Just like you’ll see on the actual exam
Based on National Board of Medical Examiner’s format. No “negatively phrased” questions, no “all of the following except”, no “A and B”…you know what we mean.
A 28-year-old girl presents with several hours of epigastric abdominal pain. The pain radiates to her back and is relieved by sitting up. Her symptoms are accompanied by nausea and nonbilious vomiting. On physical examination she has hypoactive bowel sounds and tenderness to palpation over the epigastrium. Laboratory findings reveal AST 56 units/L, ALT 70 units/L, serum amylase 330 units/L, serum lipase 600 units/L, and BUN 30 mg/dL. Which of the following is the most likely diagnosis?
Understanding why an answer choice is incorrect is just as important as knowing why it is correct.
Synthesized for optimized learning and recall & created with a purpose
Every question contains a detailed explanation for the correct and incorrect answer choices and integrated media for those that learn best by visual stimuli. Understanding a topic cannot be learned in isolation. You require context. We take deliberate steps to deliver a comprehensive explanation linking the most important components to master a topic.
Explanations contain integrated audio and visual content to further clarify meaning of the core concept. By representing information using audio cues and spatially with images, you are able to focus on meaning, reorganize and group similar ideas easily and make better use of your audio and visual memory.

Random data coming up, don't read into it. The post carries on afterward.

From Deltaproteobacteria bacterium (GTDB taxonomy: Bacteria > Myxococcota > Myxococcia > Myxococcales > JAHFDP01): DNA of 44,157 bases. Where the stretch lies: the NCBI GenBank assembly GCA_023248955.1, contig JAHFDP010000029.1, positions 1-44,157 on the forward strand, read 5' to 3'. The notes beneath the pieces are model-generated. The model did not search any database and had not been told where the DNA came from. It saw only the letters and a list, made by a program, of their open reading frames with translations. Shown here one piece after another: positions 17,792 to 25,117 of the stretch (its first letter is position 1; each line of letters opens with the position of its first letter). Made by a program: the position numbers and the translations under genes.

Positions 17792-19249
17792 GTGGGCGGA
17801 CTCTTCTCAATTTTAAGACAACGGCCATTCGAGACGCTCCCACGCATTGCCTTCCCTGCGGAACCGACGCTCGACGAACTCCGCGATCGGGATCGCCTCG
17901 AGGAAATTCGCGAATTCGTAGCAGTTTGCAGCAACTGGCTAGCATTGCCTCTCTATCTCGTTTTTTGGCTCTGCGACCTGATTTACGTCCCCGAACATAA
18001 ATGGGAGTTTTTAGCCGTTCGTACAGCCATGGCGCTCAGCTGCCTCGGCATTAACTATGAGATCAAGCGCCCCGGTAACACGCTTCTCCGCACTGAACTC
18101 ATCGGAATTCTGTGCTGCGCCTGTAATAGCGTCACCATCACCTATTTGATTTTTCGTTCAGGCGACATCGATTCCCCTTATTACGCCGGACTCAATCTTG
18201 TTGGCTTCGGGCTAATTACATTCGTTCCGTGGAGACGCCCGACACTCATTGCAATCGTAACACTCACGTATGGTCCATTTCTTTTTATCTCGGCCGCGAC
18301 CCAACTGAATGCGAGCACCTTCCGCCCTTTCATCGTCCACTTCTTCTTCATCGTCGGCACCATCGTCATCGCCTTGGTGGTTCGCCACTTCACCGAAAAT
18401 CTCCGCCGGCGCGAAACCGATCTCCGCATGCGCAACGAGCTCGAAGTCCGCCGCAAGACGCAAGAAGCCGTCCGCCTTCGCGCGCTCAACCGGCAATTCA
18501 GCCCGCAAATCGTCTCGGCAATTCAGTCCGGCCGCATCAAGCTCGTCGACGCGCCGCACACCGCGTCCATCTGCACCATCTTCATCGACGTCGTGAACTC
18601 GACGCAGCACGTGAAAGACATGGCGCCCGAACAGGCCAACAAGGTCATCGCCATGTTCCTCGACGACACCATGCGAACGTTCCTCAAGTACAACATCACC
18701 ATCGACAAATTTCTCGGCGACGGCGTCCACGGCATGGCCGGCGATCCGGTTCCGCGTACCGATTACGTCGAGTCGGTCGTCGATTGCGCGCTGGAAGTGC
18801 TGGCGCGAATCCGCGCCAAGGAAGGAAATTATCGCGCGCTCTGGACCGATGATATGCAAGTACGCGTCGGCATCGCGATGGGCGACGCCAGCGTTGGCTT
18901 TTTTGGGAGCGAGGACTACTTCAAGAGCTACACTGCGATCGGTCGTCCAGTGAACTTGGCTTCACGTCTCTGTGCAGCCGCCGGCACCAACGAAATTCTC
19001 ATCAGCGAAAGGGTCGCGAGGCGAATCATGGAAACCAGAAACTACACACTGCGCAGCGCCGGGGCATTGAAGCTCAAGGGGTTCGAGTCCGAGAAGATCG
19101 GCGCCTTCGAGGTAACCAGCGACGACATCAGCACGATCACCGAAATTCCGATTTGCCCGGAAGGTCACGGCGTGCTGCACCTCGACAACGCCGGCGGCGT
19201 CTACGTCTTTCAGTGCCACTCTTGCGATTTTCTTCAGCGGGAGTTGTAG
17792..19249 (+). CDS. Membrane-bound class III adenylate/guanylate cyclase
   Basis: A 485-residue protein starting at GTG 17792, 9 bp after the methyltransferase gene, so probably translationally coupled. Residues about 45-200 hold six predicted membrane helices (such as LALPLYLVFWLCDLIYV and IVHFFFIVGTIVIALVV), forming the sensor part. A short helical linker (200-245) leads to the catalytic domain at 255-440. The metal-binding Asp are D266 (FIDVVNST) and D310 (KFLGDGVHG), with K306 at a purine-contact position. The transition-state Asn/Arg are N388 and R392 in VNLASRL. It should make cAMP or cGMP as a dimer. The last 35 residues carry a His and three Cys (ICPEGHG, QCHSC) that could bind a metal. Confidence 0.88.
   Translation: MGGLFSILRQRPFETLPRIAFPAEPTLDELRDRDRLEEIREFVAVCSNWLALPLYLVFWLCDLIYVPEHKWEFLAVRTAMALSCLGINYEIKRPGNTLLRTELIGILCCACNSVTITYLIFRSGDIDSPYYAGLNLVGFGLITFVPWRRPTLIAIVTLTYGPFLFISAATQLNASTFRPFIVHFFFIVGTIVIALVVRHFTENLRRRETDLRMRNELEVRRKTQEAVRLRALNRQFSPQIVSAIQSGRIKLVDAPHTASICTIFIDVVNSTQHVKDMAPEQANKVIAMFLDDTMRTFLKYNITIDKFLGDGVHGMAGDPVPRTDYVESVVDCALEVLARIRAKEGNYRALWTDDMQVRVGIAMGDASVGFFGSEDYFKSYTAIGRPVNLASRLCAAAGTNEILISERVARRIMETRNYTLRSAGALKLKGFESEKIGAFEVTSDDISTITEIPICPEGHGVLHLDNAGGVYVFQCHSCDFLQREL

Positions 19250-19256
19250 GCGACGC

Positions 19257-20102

Taking Your Learning One Step Further
After each question explanation is a straightforward factoid-based questions with a simple, memorizable answer that serves as reinforcement for the corresponding topic.
Break it down, Keep it simple.
Boiling it down to the most high yield concepts
- Gallstones (most common), alcohol
- Epigastric pain radiating to back
- Grey-Turner sign: ecchymosis of left flank
- Cullen sign: umbilical ecchymosis
- Lipase: best laboratory marker
- Ranson’s criteria
Focus your learning on what matters
Identify your strengths and weaknesses based on the Federation of State Medical Boards (FSMB) Exam Blueprint.
Compare your answer choices to the answers provided by other physicians around the country.
Probability of Passing Your Exam
Using data generated by our previous users, we can predict your probability of passing the Special Purpose Exam (SPEX).
“I used Rosh Review and passed the SPEX on my first attempt after being out of medicine for 6 years. Thank you for this system. My predicted SPEX score was spot on.”Andrew Wyant, M.D.
SPEX focuses on a core of clinical knowledge and relevant underlying basic science principles deemed necessary to form a reasonable foundation for the safe and effective practice of medicine. It is intended to reflect the knowledge and cognitive abilities of all practicing physicians, regardless of specialty practiced.
Creating Human Connections
See what motivates us to keep working hard for you.
I'm someone who learns best by doing questions, so I really enjoyed Rosh Review. The questions are high-yield and the detailed explanations are a huge benefit. It helped me to truly understand the topic and not just memorize it. This was important to me given...
As a practicing physician and mom, I had very little time to prepare for my ConCert® exam. Rosh Review was the perfect tool which allowed me to study whenever I could find a free moment and I easily passed the recertification...
There are so many resources out there to prepare for the initial certification exam, just picking one can be stressful. I went with Rosh Review and was extremely satisfied. It is all you need. I did not attend a course or buy any other books. And yes, I...